EW: Let’s talk about Gauguin for a second. It’s often seductive to be simplistic about misogyny—to approach the matter like it’s some kind of two-sided battle between “misogynists” versus those of us who are “enlightened.” It’s tempting to read Gauguin as an isolated asshole wholly responsible for an exploitative movement of painting. But the colonialist impulse is pervasive and insidious and totally not “over.” What do you think about its contemporary ramifications? Tahiti Secrets lotion, for instance.
CC: Yes, I think it is absolutely convenient to simplify culturally entrenched misogyny into two factions, and even more convenient to assume that it’s no longer relevant to our collective understanding of art history or the conception of genius. The enlightenment philosophers, romantics, and Rousseau in particular were pretty explicit in regarding the default state of a human to be white and male, relegating women to the “natural sphere”: that of motherhood, domesticity, and ignorance. By paying attention to any amount of advertising, this “natural sphere” notion is almost comically persistent. In the art world the term “woman artist” is still thrown around as if the qualifier is a necessity, similar to the tokenism inherent in the terms “Asian artist” or “gay artist.”
I like the name of the Victoria’s Secret lotion. It’s evident our culture will continue to exoticize Tahitian and indigenous people after centuries of colonialism, in this case from within the context of a company that capitalizes on patriarchal imperatives. It also relates to the embellished journal Gauguin released to market the work he made in Tahiti to a European audience, Noa Noa. The title translates to “fragrance,” in reference to the intoxicatingly pleasurable scent emanating from the bodies of Tahitians.
EW: That anecdote about “body fragrance” brings me to another point: the embarrassingly evident staging of the Tahitian female as a kind of erotic freak under the guise of anthropology. There is a very established legacy of the “postcard” as an agent of colonialism. Postcards of native inhabitants of the colonies “in their element” were routinely sent home as trophies of bourgeois leisure, and as a way of perpetuating fantasy about other places (and “Other” subjects). Postcards are a really convenient tool of enfreakment because they silence and cage the subject for uninterrupted staring. Colonial postcards also effectively sanitize the “savage” subject into a palatable commodity for mass distribution/erotic consumption. Can you talk a bit about postcards as a device in your work?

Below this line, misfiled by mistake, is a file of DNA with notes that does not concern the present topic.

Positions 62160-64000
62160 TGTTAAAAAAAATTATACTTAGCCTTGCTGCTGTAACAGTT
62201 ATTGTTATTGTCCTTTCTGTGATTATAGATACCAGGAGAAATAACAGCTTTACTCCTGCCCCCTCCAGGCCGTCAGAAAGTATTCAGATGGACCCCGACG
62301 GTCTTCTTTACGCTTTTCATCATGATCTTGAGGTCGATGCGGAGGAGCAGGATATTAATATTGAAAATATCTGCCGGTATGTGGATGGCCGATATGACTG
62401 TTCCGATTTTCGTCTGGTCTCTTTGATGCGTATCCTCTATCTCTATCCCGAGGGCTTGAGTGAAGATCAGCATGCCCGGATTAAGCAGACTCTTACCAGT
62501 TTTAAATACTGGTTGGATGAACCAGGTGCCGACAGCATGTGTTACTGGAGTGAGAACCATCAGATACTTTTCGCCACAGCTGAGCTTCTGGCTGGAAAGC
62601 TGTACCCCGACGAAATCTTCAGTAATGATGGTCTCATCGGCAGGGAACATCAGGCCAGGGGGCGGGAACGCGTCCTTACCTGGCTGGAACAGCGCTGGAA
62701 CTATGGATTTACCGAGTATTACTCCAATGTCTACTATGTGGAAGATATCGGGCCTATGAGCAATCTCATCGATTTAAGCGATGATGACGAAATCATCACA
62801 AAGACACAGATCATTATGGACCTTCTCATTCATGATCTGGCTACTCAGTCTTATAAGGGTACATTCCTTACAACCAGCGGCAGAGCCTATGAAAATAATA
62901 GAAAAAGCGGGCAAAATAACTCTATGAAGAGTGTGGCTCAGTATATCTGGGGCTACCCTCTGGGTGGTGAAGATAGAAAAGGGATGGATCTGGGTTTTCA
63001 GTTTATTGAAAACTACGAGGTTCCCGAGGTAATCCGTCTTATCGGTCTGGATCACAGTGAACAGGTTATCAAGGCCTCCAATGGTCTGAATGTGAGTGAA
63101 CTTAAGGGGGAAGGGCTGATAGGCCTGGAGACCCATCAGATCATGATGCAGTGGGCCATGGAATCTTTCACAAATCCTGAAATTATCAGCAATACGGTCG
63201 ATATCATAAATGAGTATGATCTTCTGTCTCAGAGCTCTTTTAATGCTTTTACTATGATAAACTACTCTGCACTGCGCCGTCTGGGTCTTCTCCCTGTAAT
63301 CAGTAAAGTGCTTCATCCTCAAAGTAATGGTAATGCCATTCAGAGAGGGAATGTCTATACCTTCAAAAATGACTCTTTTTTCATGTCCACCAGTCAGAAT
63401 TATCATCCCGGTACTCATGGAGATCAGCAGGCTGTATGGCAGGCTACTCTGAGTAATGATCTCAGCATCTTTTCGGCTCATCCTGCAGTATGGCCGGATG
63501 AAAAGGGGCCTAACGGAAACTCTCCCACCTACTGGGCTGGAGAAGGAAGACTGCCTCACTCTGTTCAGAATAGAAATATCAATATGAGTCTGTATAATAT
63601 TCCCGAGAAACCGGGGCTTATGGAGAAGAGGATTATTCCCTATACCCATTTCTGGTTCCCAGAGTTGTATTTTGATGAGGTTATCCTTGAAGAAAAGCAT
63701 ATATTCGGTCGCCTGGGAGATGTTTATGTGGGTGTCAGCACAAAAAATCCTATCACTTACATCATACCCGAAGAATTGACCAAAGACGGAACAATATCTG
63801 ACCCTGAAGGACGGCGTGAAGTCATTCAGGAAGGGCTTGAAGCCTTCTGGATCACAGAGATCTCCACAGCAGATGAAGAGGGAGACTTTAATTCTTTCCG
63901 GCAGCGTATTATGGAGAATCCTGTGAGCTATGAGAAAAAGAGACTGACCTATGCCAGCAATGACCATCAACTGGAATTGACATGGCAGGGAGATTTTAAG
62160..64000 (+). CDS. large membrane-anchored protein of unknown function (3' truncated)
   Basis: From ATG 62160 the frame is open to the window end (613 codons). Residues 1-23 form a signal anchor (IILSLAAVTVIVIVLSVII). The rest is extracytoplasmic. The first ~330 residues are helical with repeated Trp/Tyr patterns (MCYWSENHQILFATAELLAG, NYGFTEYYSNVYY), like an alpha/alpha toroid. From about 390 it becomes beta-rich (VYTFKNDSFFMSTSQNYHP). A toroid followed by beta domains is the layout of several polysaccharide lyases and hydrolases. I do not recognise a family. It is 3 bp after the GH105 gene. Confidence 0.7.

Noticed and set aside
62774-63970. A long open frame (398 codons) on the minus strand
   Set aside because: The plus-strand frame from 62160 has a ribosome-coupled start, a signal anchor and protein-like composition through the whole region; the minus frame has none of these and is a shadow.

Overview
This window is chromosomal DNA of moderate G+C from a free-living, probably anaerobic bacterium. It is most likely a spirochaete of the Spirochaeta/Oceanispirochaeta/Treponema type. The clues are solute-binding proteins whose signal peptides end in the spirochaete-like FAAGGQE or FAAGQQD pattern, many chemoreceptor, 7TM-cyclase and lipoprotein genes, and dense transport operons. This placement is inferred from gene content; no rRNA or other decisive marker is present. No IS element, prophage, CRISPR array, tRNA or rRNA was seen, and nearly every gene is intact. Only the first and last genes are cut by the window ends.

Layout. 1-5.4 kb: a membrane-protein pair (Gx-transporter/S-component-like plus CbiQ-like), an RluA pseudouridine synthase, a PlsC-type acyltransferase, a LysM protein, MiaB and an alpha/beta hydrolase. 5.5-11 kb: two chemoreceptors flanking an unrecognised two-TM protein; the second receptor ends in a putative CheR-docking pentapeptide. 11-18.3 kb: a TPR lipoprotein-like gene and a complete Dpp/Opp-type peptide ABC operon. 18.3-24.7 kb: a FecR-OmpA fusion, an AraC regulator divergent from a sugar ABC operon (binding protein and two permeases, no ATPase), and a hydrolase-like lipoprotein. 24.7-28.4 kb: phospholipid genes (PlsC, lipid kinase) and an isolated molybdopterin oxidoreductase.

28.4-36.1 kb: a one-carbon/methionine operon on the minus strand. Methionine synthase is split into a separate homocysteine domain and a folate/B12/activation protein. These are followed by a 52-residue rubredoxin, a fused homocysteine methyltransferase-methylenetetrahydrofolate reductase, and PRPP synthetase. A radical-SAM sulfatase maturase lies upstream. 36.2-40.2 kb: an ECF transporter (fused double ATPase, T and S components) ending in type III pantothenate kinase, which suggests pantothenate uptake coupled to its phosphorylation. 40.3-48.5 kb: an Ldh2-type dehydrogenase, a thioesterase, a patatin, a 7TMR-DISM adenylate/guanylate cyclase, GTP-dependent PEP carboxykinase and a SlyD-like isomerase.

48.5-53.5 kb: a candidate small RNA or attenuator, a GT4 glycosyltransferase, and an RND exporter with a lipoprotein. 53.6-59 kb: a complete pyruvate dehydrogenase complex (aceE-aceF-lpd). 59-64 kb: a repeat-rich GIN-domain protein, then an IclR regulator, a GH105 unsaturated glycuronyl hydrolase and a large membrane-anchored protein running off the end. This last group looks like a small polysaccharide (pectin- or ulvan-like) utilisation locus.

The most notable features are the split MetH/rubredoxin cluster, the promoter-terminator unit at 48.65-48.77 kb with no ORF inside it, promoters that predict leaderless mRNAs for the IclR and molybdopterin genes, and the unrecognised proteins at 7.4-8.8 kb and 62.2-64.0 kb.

CC: There are a lot of postcards on eBay of Tahitian women and girls that I found. One of the vestiges of colonialism is the portrayal of Tahitians as erotic playthings that are easily seduced and abandoned. Images from the fifties and sixties of very young-looking girls are selling for sixty dollars a card and are likely rising in value. I found a card from the well-established Tahitian postcard producer Teva Sylvain, who produces images of women in Tahitian regalia in idyllic island backdrops. Most of his models are not fully Tahitian because according to him, Western tourists want women to look more closely related to those their libido is accustomed to. The process of “[sanitizing] the ‘savage’ subject into a palatable commodity for mass distribution/erotic consumption” is pretty central to the career of Gauguin.